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The Golf Warm Up

By Dr. Brian Lee, PT, DPT, CSCS, TPI

· Warm Up,Exercise,FItness Tips

Introduction

Are your longest drives coming in the middle of your rounds? Does your body feel “tight” when you hit the first tee? What if you could feel as loose as you do on holes 9, 10, and 11 as you do on 1, 2, and 3?

“I’m hitting it so much better now that I’m warmed up,” and “I wish I had been hitting the golf ball this good when I started my round” are some of the common phrases I hear from clients. Often it is followed by, “What’s a good warm up routine?”

Why Should I Warm up Before Golf?

A proper golf warm up will not only help to prevent injury, but improve your performance. As a matter of fact, studies have shown that players who performed a golf warm up increased the carry distance on their drivers as much as 45 yards! 

Just like there are benefits to jogging up and down the court before playing basketball, there are benefits to warming up before swinging a golf club. The golf swing is a complex, full body movement that requires your muscles to sequence and coordinate to generate power. It requires the same type II muscle fibers you would need if you were explode off the blocks for a sprint or throw a 100 mph baseball.

If you’re like most golfers, your routine probably consists of hitting balls at the range, and if there’s time, doing some chipping or putting. If there’s time, you might throw in a quick stretch here or there, or swing a weighted club. What is the most beneficial?

Like most sports nowadays, the research is showing that a DYNAMIC WARM UP is the most beneficial for improving athletic performance. Compared to static stretching, a dynamic warm up consists of taking joints through their ranges of motion repeatedly.

What an effective dynamic warm up does that helps your athletic performance is prime your nervous system, which increases your movement efficiency. Imagine you are turning a light switch on in a room and there is a delay between when you flip the switch and when the light bulb turns on. When you do a dynamic warm up, the light bulb turns on faster because you have increased the firing of those neuromuscular circuits.

Golf Warm Up

The golf warm up does not have to be long, but it needs to be effective. What makes a warm up effective is when it simulates the movement that is about to be performed. In golf, you want to start to prime the muscles that are going to be used for the swing, including your rotator cuff, glutes and abdominals, and increase the ranges of motion in the areas you want to be flexible, including your hips, shoulders, and thoracic spine.

Here are 7 exercises you can start incorporating into your routine that require no equipment, and can be performed in less than 5 minutes!

1. Pelvic rotations

Good for:

Hip Mobility

Upper/Lower body Dissociation

Upper body stability

Teaching Points:

  • Ensure as much of a ROTARY motion in the pelvis (do not want to see pelvis moving sideways)
  • Keep upper body stable

2. Reverse Toe Touches

Good for:

Activating the posterior chain

Mobility through the shoulders and hips

Teaching Points:

  • Do not round your upper back
  • Keep your knees as straight as possible when doing the toe touch

3. Stork Turns

Good for:

Upper/Lower body dissociation

Hip mobility

Teaching Points:

  • Keep your pelvis in the same position, only the HIP should be moving

4. Torso Turns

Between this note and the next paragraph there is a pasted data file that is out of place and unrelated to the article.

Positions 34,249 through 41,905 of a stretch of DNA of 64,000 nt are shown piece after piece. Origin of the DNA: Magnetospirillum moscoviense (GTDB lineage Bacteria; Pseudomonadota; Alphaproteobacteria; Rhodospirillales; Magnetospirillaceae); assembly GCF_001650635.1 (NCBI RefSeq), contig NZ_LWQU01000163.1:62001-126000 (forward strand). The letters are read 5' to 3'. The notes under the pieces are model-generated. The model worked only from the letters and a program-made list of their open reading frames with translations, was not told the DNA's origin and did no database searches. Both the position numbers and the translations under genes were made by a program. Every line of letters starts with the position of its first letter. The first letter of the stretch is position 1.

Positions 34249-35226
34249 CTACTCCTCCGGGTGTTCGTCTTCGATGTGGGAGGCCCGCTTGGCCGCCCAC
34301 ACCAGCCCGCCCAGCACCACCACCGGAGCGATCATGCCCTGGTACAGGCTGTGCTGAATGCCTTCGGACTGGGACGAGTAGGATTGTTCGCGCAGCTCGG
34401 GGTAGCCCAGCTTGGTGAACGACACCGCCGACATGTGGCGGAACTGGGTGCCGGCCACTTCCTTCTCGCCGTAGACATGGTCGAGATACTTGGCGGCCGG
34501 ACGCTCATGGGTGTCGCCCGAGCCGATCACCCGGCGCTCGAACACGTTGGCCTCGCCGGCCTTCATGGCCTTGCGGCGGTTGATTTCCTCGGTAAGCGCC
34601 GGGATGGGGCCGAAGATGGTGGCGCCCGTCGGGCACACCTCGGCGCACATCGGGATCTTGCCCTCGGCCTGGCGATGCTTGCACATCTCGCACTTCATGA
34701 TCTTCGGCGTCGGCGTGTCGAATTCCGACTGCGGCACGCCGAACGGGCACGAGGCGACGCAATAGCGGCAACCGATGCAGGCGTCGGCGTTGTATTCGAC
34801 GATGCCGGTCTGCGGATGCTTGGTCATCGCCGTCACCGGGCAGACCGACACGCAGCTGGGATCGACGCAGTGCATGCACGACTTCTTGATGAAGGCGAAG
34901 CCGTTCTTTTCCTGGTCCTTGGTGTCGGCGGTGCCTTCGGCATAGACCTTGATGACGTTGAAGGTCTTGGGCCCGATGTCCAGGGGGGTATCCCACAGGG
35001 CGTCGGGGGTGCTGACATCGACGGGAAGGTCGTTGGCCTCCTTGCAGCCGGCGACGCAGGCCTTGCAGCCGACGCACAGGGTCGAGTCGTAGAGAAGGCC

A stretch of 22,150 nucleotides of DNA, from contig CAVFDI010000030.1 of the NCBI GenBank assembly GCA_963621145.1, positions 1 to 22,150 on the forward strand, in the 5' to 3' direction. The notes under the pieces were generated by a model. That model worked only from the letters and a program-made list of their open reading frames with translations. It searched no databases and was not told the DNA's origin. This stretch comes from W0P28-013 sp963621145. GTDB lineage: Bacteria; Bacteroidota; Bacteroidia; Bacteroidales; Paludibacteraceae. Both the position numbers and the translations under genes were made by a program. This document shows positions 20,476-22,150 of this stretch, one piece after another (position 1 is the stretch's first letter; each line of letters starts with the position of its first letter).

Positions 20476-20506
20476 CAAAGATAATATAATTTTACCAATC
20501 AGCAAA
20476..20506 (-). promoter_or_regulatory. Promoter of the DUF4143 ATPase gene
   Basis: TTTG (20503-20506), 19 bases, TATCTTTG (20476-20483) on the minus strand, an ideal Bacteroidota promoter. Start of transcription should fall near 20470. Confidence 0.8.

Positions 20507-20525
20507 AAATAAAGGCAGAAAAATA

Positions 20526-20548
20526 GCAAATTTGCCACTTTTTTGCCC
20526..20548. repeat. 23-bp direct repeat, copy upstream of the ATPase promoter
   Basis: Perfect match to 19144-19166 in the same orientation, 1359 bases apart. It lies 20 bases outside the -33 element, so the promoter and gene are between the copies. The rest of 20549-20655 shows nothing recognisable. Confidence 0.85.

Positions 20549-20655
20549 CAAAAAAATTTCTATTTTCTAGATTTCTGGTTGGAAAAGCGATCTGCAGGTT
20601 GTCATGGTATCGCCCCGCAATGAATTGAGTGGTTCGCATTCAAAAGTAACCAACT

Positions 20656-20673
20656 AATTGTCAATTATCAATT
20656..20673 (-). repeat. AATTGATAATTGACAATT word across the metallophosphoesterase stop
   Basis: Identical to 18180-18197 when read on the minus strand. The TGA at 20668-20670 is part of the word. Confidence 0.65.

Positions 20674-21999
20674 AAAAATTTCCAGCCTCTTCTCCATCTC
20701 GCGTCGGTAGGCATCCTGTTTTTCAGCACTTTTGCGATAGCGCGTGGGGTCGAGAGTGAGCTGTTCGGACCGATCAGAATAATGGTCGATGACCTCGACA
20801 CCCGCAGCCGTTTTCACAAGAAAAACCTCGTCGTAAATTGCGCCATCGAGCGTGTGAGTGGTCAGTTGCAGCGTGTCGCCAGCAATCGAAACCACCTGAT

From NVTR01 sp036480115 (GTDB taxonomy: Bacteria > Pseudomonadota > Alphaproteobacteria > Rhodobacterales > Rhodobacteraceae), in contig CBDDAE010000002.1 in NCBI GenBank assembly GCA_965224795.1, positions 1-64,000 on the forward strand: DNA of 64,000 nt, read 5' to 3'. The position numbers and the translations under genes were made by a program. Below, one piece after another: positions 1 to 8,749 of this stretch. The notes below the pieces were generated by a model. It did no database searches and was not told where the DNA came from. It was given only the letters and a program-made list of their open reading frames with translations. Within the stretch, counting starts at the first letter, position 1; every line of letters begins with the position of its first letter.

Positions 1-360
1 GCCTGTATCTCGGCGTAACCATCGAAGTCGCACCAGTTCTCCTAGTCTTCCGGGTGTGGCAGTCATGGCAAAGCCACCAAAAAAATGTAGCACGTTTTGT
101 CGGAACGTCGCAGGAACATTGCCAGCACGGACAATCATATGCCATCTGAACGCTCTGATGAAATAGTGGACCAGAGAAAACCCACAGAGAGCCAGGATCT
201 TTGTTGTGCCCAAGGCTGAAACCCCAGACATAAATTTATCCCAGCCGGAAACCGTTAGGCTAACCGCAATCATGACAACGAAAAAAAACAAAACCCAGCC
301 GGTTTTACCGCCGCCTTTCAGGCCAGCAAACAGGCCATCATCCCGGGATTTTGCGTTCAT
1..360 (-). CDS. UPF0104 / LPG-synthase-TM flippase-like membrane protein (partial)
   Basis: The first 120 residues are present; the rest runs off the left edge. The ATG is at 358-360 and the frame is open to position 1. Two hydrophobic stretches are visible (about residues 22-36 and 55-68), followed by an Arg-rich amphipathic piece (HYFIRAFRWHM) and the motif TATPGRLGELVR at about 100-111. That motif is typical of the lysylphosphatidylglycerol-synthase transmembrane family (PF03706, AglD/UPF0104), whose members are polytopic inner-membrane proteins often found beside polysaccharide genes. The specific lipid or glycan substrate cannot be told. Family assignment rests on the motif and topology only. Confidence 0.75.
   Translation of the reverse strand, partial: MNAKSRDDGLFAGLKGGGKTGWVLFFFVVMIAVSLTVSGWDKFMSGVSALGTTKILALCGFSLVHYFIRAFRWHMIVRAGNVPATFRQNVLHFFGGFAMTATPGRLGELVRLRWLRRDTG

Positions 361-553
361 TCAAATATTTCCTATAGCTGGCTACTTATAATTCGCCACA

Good for:

Upper/Lower body dissociation

Thoracic mobility

Lower body stability

Teaching Points:

  • Keep your pelvis in the same position, only the torso should be rotating
  • Feel a stretch across the upper back

5. A-Frame Stretch

Good for:

Upper/Lower body dissociation

Thoracic mobility

Lower body stability

Shoulder Mobility

Teaching Points:

  • Keep your pelvis in the same position, only the torso should be rotating
  • Follow your hand with your eyes as your rotate toward the sky

6. Assisted Single Leg RDL

Good for:

Warming up the posterior chain

Balance

Lower body Stability

Teaching Points:

  • Keep your hip pointed toward the floor the entire movement (do not rotate towards the sky)
  • Keep the neck, upper back, and low back in as straight of a line as possible (do not round)

7. Overhead Squat

Good for:

Scapular stability

Hip mobility

Shoulder flexibility

Core activation

Teaching Points:

  • Keep the dowel as high as possible (don't let it come forward)
  • Keep your heels down the entire exercise

Resources

http://www.mytpi.com/articles/fitness/the_science_behind_a_golf_warm_up

http://www.mytpi.com/articles/fitness/are_you_stretching_or_warming_up

About the Author

Brian received his Doctor of Physical Therapy Degree from the University of Southern California (USC) in 2016, and his Bachelor of Arts in Biology and Psychology from the University of California Berkeley in 2013. He is currently certified by the National Strength and Conditioning Association (NSCA) as a Certified Strength and Conditioning Specialist (CSCS) and by the Titleist Performance Institute as a Medical and Fitness Instructor (TPI). During his time at USC, Brian had the opportunity to work in Athletic Medicine and collaborate with sports medicine physicians, athletic trainers, strength and conditioning specialists, and coaches, and saw the value of a team approach.

Through TPI, Brian has been trained to evaluate and train golfers across the movement spectrum, from individuals who are looking to prevent injury, to those who looking to take their game to the next level. Brian evaluates a golfer's needs and designs individualized programs based on flexibility, neuromuscular efficiency, and strength. Whether you're looking to hit the ball farther, or stay on the course, Brian will help you meet your goals.

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